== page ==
WASHINGTON -NASA officials are weighing whether they need two space shuttle launch pads tosupport the upcoming Hubble Space Telescope servicing mission or if they canget by with one launch pad, a shift that would help keep the planned July testflight of the Ares 1-X launch vehicle on schedule.
Before NASAcan fly theAres 1-X, a prototype of the Ares 1 crew launch vehicle slated to debut in2015, the agency needs to make permanent modifications to one of the two spaceshuttle launch pads at Kennedy Space Center in Florida. However, the Hubbleservicing mission as currently planned requires both pads to be available: onefrom which to launch the Space Shuttle Atlantis on the repair mission and oneto launch space shuttle Endeavour on a rescue mission, should that becomenecessary.
Currentplans call for having Atlantis and Endeavour occupy Pads 39-A and 39-B,respectively, during preparations for the planned May 12 launch of the STS-125Hubble servicing mission. But NASA officials now are considering launchingAtlantis and then rolling Endeavour out to Pad 39-A, said Jeff Hanley,Constellation program manager at NASA?s Johnson Space Center in Houston. Thiswould make Pad 39-B available to undergo the three to four months ofmodifications necessary to support the Ares 1-X flight, he told reporters in a Wednesdaypress briefing.
Constellationrefers to the hardware NASA needs to replacethe space shuttle, which is slated to retire in 2010, and returnastronauts to the Moon.
To hold tothe July 11 date for the Ares 1-X test flight, Hanley said he will need adecision by February as to whether the Hubble servicing mission will use justone launch pad.
BillGerstenmaier, NASA associate administrator for space operations, and JohnShannon, space shuttle program manager, will decide whether Endeavour can beplaced in ready status quickly after Atlantis lifts off, an option NASAofficials previously said was not likely. The prospect of Ares 1-X beingdelayed again by the Hubble servicing mission prompted a second look at thatoption.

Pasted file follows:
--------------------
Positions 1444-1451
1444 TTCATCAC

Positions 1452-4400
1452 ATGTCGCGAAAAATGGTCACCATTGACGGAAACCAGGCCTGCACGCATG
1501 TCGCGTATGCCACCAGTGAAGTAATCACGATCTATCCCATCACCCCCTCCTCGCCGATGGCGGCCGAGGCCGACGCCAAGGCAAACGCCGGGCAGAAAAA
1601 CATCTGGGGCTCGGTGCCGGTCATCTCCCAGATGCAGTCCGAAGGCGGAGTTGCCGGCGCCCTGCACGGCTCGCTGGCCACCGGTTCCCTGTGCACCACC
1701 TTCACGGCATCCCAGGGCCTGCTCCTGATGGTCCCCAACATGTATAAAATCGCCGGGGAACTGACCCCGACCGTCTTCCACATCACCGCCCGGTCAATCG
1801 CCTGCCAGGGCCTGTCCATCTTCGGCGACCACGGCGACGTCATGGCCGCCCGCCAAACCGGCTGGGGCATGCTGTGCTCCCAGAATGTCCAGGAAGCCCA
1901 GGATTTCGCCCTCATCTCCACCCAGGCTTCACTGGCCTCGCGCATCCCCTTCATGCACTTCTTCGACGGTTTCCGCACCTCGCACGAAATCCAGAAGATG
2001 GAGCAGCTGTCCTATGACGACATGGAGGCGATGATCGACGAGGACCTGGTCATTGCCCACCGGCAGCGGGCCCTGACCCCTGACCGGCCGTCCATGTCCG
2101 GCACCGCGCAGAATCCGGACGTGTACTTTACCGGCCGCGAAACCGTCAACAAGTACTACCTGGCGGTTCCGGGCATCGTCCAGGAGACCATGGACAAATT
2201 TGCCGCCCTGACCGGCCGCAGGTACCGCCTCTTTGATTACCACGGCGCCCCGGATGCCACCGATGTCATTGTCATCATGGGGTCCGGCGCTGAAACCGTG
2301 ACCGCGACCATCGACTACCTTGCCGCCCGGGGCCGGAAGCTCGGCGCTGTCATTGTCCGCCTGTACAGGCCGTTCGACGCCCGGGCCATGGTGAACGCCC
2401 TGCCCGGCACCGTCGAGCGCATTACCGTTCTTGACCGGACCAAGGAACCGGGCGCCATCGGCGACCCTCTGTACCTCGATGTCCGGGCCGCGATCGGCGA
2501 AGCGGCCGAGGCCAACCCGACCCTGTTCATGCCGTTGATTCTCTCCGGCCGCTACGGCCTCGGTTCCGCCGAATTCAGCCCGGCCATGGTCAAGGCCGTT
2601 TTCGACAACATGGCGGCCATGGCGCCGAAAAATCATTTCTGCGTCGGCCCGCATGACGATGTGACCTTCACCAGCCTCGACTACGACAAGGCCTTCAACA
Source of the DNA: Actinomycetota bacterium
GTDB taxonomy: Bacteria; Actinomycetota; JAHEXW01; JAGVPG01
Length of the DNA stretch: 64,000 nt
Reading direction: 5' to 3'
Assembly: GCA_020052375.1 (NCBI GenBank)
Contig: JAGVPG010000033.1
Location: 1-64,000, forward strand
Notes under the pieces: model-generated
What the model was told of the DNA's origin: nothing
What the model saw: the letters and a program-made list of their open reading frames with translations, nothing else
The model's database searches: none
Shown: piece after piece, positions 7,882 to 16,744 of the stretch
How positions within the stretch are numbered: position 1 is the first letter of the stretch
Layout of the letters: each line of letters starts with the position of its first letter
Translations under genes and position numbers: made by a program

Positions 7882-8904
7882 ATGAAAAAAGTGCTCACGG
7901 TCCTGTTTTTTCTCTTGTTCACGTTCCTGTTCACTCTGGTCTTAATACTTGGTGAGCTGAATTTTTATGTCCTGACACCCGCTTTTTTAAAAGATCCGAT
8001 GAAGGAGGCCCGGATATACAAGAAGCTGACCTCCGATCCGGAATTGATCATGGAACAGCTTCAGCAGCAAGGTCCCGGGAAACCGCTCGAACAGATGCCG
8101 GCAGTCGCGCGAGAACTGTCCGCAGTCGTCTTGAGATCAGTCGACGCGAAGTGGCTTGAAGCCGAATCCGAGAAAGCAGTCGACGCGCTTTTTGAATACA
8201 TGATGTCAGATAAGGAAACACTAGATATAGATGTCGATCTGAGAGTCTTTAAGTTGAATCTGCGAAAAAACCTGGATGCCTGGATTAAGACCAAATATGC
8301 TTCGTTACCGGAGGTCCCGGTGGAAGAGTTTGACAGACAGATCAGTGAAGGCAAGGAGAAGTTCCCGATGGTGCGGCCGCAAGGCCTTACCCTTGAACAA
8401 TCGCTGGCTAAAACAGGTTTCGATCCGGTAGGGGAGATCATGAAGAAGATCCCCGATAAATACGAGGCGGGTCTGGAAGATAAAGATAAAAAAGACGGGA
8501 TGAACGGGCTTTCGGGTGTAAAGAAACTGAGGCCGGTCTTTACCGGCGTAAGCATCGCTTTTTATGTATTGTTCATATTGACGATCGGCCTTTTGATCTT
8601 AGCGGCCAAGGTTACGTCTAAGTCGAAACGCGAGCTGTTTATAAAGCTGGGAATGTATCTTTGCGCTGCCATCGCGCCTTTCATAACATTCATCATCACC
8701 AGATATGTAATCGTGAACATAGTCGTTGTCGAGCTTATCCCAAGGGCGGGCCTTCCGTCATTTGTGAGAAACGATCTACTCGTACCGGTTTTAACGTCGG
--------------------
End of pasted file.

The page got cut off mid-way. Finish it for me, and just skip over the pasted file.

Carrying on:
?I think Ican confidently say if pad B is required for STS-125 in May ?09 that we willnot launch Ares 1-X in July.? Hanley said. ?We have some very closecoordination going on with the shuttle team. We are trying to mitigate as muchas we can the overlap that might occur should the shuttle team not be able touse single pad operations.?
Ares 1-Xoriginally was scheduled to launch in April, but the flight was pushed to Julyafter problems with Hubble?s onboard computer system delayed the servicingmission to the 18-year-old observatory to February. NASA later delayedthe Hubble mission to May after a discovering glitch in one of Hubble?sspare parts.
While theConstellation team awaits a decision on the Ares 1-X test flight, it is workingon other equipment modifications needed to support the Ares program. The teaminstalled electronics on the shuttle?s mobile launcher platform, for example,even though that system has not been officially handed over to them, Hanleysaid.
?The teamhas been digging in and finding operations to do,? he said. ?We?re looking foropportunities every chance we can get.?
NASA hasembarked on an ambitious three-day roll out and launch schedule for Ares 1-X,which Hanley said he believes the team can meet, or at least come close tomeeting.
Meanwhile,NASA is working toward other Constellation milestones, including an Ares 1preliminary design review in the spring or early summer and release of thefirst phase of contracts for the heavy-lift Ares 5 launcher necessary tosupport the return of astronauts to the Moon. The final request for proposalswill be issued the week of Dec. 21, said Doug Cooke, deputy associateadministrator of the Exploration Systems Mission Directorate at NASAheadquarters in Washington.
NASA alsois seeking comment from industry on a draft request for proposals for the firstphase of contracts for the Altair lander, which will be launched by Ares 5 andcarry four astronauts to the lunar surface. That final request for proposals isexpected in January.
- Video - NASA's Constellation Journey Begins: Part 1, Part 2
- Video - Hubble's Last Service Call
- NASA's Most Memorable Missions
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Becky Ianotta is a former SpaceNews reporter covering space industry and policy news from 2008 to 2009. Becky earned a bachelor's degree in English/Journalism from the University of Miami. She spent five years as an editor with the Key West Citizen in Florida before joining the SpaceNews team. She later wrote for Air Force Times before taking her current position as communication director for Mother's Against Drunk Driving.